Why Congress Won't Simplify the Tax Code

Article Highlights

  • The tax code offers more than 20 different types of tax-preferred savings accounts each with different limitations.

    Tweet This

  • Everyone favors simplifying the tax code, nobody favors it strongly enough to put it at the top of the agenda.

    Tweet This

  • Fundamental tax reform, such as a move to consumption taxation, could significantly reduce complexity

    Tweet This

Americans deeply disagree about how much revenue the government should raise, how much of the tax burden should fall on the rich, and the size of the tax incentives, if any, that should be provided for saving and education.

But we are all likely to agree that tax code is too complex. So why did Congress and the president allow this complexity to arise, and why don't they correct it?

Some complex provisions are adopted to accommodate special interests that lobbied for preferential treatment, but many provisions are adopted for more benign reasons. Congress frequently adds provisions to fine-tune various tax breaks, seeking to ensure that they will function appropriately in every specific situation that might arise. For example, the tax code offers more than 20 different types of tax-preferred savings accounts and numerous incentives for higher education, each with different eligibility rules and limitations.

The goal is laudable, but the resulting complexity takes its toll. When Congress adopts new provisions to address specific issues, it often pays little heed to how they interact with existing provisions.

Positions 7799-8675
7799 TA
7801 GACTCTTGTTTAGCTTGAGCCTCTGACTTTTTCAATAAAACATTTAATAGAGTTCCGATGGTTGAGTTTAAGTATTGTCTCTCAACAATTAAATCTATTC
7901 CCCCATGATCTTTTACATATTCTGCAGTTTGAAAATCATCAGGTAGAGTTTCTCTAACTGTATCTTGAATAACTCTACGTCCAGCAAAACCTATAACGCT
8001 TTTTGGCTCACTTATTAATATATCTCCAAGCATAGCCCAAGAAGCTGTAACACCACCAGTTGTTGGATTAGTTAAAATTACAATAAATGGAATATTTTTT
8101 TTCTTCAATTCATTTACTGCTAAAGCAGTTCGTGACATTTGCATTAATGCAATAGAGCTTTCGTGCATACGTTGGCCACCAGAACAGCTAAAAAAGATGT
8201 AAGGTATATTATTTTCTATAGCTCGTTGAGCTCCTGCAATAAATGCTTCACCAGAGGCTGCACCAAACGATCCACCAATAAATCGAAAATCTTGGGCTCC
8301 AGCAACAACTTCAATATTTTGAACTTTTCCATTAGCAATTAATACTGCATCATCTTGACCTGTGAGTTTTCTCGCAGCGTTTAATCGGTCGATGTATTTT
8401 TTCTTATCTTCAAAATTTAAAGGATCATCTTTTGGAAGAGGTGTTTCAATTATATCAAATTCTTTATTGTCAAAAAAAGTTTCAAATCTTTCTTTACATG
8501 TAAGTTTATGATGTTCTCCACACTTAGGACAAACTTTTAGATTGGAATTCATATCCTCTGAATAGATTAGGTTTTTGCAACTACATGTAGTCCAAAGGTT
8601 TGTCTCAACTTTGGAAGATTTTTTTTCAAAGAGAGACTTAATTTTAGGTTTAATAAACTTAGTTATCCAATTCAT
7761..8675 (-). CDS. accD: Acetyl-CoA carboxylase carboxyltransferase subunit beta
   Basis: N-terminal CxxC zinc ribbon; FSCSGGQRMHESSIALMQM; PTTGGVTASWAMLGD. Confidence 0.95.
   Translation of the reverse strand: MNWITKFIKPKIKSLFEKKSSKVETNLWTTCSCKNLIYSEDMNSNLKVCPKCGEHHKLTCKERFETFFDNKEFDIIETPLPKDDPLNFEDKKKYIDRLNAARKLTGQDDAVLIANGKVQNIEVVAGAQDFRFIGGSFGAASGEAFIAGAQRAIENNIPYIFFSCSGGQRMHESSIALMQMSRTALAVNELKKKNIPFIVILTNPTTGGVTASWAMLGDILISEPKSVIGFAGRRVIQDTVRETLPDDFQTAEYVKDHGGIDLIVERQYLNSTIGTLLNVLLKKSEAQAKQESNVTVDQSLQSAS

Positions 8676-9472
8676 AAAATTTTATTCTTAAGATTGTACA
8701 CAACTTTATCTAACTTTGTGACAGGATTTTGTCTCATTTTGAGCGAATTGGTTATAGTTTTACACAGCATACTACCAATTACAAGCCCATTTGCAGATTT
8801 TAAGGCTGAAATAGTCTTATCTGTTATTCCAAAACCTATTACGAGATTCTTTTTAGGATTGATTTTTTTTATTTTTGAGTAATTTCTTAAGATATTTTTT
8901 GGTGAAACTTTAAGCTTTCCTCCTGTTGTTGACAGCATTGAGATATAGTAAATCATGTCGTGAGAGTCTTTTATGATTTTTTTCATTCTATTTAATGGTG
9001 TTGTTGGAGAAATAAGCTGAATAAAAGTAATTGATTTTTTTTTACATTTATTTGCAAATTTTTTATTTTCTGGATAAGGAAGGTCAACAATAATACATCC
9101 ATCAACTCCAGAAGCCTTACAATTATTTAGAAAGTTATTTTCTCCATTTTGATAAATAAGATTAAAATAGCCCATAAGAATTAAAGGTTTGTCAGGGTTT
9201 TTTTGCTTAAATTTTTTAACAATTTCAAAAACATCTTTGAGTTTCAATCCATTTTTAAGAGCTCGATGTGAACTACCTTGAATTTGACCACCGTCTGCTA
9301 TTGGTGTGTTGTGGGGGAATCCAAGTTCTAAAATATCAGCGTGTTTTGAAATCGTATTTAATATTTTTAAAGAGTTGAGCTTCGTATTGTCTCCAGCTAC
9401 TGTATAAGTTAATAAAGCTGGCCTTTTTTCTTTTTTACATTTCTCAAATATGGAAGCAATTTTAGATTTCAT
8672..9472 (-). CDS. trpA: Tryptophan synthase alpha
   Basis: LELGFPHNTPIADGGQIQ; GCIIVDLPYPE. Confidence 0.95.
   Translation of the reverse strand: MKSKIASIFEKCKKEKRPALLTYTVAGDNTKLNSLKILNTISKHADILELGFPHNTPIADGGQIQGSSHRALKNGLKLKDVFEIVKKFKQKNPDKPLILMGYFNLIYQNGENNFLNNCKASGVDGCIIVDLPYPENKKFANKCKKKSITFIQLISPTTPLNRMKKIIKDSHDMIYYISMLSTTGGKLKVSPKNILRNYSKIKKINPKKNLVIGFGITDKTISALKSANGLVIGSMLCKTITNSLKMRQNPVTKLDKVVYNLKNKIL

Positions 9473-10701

Once complexity creeps in, it's hard to get rid of it. Although everyone favors simplifying the tax code, nobody favors it strongly enough to put it at the top of the agenda. Candidates can stir voters' passions by promising to protect Americans from tax hikes or by demanding that the rich pay their fair share, but not by calling for the consolidation of 20 tax-preferred savings accounts into three simpler accounts.

Fundamental tax reform, such as a move to consumption taxation, could significantly reduce complexity, although not to the extent that some overly enthusiastic advocates promise. But, that kind of reform would have to confront the ideological issues that more modest simplification efforts are able to side-step. No decision on fundamental tax reform should be based solely on simplification.

Much as we might wish otherwise, there are no easy solutions to the problem of tax complexity.

Alan D. Viard is a resident scholar at the American Enterprise Institute.

Also Visit
AEIdeas Blog The American Magazine
About the Author

 

Alan D.
Viard

What's new on AEI

Study: Piketty tax plan would boost equality by making rich less rich. But poor would be poorer, too
image Rep. McCaul’s cybersecurity information sharing center: If you build it, will they come?
image Halbig and its aftermath
image Culture of how Washington pays for medical care
AEI on Facebook
Events Calendar
  • 28
    MON
  • 29
    TUE
  • 30
    WED
  • 31
    THU
  • 01
    FRI
Tuesday, July 29, 2014 | 10:00 a.m. – 12:00 p.m.
Is Medicare's future secure? The 2014 Trustees Report

Please join AEI as the chief actuary for Medicare summarizes the report’s results, followed by a panel discussion of what those spending trends are likely to mean for seniors, taxpayers, the health industry, and federal policy.

Event Registration is Closed
Friday, August 01, 2014 | 10:30 a.m. – 12:00 p.m.
Watergate revisited: The reforms and the reality, 40 years later

Please join us as four of Washington’s most distinguished political observers will revisit the Watergate hearings and discuss reforms that followed.

No events scheduled this day.
No events scheduled this day.
No events scheduled this day.
No events scheduled this day.
No events scheduled this day.
No events scheduled this day.